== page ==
OBGYN Dr. Kenosha Gleaton explains how folate supplementation can be beneficial for fertility, fertility treatment outcomes, and pregnancy.

 

By OBGYN Dr. Kenosha Gleaton

Folate, also known as vitamin B9, is an essential vitamin with important implications relating to pregnancy and pregnancy loss. However, a less commonly known fact is that folate also plays a key role in fertility and the health of newborns and infants. 

What is methylfolate? 

Methylfolate is the form of folate that is active in the body for use. This methylated form of folate is what is required for the body to benefit from folate. Unfortunately, up to 60% of the population carry a gene mutation that does not allow for proper conversion of folic acid to this active form of methylfolate which can lead to folate deficiencies.

Folate inadequacy and deficiency

Due to the high frequency of the MTHFR gene mutation, many women are folate deficient with levels less than recommended. Folate deficiency can also develop as a result of a diet that's low in folate containing foods including dark green vegetables, citrus juices and foods. 

In addition, folate deficiency can be difficult to detect because symptoms are usually nonspecific, but include mouth sores, tongue swelling, fatigue, and gray hair.

Does my prenatal have enough folate? 

When selecting a prenatal vitamin, it's necessary to select one that contains the right kind and the right amount of folate. Natalist’s Prenatal for her is made with 5-MTHF, the naturally occurring, predominant form of folate found in the body. Folate is recommended by the CDC and ACOG for all women of childbearing age to reduce the risk of spina bifida and other neural tube defects. ACOG specifically recommends that pregnant women get 600 micrograms of folic acid each day. Because it’s hard to get this much folic acid from food alone, women should take a daily prenatal vitamin with at least 400 micrograms starting at least one month before pregnancy and continue during pregnancy for at least the first 12 weeks.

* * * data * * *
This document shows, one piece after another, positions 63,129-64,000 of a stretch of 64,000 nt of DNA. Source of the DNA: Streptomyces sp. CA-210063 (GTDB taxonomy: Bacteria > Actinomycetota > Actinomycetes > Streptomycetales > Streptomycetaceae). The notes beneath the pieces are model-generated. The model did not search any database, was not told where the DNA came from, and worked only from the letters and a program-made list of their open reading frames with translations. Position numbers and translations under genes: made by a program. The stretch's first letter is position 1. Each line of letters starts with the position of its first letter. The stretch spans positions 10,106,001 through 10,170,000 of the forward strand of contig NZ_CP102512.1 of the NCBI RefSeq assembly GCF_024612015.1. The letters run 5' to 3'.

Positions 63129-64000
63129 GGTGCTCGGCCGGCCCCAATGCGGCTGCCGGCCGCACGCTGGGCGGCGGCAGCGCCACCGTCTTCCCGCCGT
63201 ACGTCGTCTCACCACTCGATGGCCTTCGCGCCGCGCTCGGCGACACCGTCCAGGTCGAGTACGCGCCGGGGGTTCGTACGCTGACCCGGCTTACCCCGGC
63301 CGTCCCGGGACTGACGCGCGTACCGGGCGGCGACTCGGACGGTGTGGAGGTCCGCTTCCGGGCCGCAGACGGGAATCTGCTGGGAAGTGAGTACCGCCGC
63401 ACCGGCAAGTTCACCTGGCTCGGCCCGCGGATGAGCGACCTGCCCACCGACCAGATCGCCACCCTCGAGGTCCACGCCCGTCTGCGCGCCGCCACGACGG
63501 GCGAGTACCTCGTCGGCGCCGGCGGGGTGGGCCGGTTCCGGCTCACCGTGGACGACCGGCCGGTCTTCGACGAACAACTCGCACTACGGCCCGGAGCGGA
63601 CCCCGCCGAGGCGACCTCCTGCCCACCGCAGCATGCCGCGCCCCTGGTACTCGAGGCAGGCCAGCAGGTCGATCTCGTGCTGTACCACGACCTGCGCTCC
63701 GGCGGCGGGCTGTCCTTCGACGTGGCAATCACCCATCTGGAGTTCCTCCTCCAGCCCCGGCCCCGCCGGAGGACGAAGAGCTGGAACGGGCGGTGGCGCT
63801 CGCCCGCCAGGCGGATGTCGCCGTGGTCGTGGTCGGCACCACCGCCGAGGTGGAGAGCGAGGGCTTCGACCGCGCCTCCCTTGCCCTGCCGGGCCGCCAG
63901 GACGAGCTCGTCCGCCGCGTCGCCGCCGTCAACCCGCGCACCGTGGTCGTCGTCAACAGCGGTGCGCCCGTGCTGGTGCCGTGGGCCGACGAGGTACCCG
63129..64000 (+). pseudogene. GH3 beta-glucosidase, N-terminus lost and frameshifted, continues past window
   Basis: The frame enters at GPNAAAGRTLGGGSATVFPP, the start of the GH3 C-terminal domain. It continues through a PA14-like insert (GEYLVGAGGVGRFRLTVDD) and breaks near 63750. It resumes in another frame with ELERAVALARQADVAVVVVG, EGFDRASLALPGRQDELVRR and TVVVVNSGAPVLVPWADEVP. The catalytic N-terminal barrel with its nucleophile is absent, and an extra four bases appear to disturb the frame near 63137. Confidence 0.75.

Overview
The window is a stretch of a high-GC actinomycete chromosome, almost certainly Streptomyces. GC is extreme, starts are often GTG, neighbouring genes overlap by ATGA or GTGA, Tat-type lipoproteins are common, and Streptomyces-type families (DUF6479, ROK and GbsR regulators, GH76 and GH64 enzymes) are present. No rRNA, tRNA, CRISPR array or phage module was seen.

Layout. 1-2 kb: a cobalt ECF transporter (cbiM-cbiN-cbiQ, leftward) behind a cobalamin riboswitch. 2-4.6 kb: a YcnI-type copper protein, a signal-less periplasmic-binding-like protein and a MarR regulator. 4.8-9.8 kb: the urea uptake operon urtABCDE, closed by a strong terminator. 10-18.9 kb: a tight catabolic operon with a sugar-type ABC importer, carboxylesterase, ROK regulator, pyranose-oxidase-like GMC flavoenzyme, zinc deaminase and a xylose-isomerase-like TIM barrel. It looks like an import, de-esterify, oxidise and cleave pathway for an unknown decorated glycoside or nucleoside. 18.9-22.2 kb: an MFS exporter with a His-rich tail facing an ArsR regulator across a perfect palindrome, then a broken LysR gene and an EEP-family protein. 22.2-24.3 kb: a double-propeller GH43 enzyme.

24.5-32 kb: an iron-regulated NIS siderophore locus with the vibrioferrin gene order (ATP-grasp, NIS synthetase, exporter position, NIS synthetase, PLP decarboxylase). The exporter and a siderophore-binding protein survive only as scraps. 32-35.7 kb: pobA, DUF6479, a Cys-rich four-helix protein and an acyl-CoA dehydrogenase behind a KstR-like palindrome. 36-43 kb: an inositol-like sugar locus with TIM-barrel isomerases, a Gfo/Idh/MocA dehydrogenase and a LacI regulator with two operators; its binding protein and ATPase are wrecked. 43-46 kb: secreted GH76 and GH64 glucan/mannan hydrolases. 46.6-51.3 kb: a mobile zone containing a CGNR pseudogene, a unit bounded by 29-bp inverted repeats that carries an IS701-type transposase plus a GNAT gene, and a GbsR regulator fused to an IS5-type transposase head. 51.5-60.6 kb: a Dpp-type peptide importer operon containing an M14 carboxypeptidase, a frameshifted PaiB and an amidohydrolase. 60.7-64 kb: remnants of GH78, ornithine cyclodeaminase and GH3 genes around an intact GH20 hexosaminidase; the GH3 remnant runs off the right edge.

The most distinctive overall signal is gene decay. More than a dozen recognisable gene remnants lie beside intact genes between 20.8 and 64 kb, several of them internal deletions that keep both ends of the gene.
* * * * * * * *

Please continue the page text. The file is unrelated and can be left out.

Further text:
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How do I know if I need more folate? 

There are certain circumstances that warrant increased amounts of folate including a history of miscarriages, history of a child with a neural tube defect, and those taking antiseizure medications. Ask your OBGYN provider if additional folate supplementation is right for you. 

Women who have had a child with an NTD should take four milligrams (mg) of folic acid each day as a separate supplement at least three months before pregnancy and for the first three months of pregnancy. You and your OBGYN or other obstetric care provider can discuss whether you need to supplement with more than 400 micrograms daily.

Does folic acid help increase the chances of getting pregnant?

In addition to prevention of birth defects and pregnancy loss, a daily multivitamin that contains folate before and during pregnancy may not only prevent birth defects, but also improve the chance of achieving and maintaining a pregnancy.

Does folate help with IVF?

If a woman is undergoing IVF, I recommend that she take over 800 mcg of supplemental folate. This is based off of a study suggesting a relationship between supplementation of certain micronutrients and higher chance of IVF success. One of these micronutrients is folic acid (folate) and taking in at least 833 mcg appears to offer some benefit. In addition, there is evidence demonstrating that high folate supplementation (> 800ug) might protect against the adverse reproductive consequences of traffic-related air pollution.

Health risks from too much folate

While folate offers many benefits, there can be risks of consuming too much. According to the National Institutes of Health (NIH), the daily upper limit for folate from supplements and fortified foods and beverages for adults 19 years and older is 1,000 mcg. Excessive folate supplementation can cause neural development issues in children, cognitive decline in adults, and can cause recurrence of cancer in those with a personal history of cancer.

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Folate has many benefits

Folate is a B vitamin which has many benefits for both mom and baby including improved fertility outcomes, decreased miscarriage rates, and reduction of birth defects (mainly neural tube defects). All forms of folic acid are not readily absorbed or utilized by the body, so it's important to seek out the highly bioavailable methylfolate—like what's found in Prenatal for her.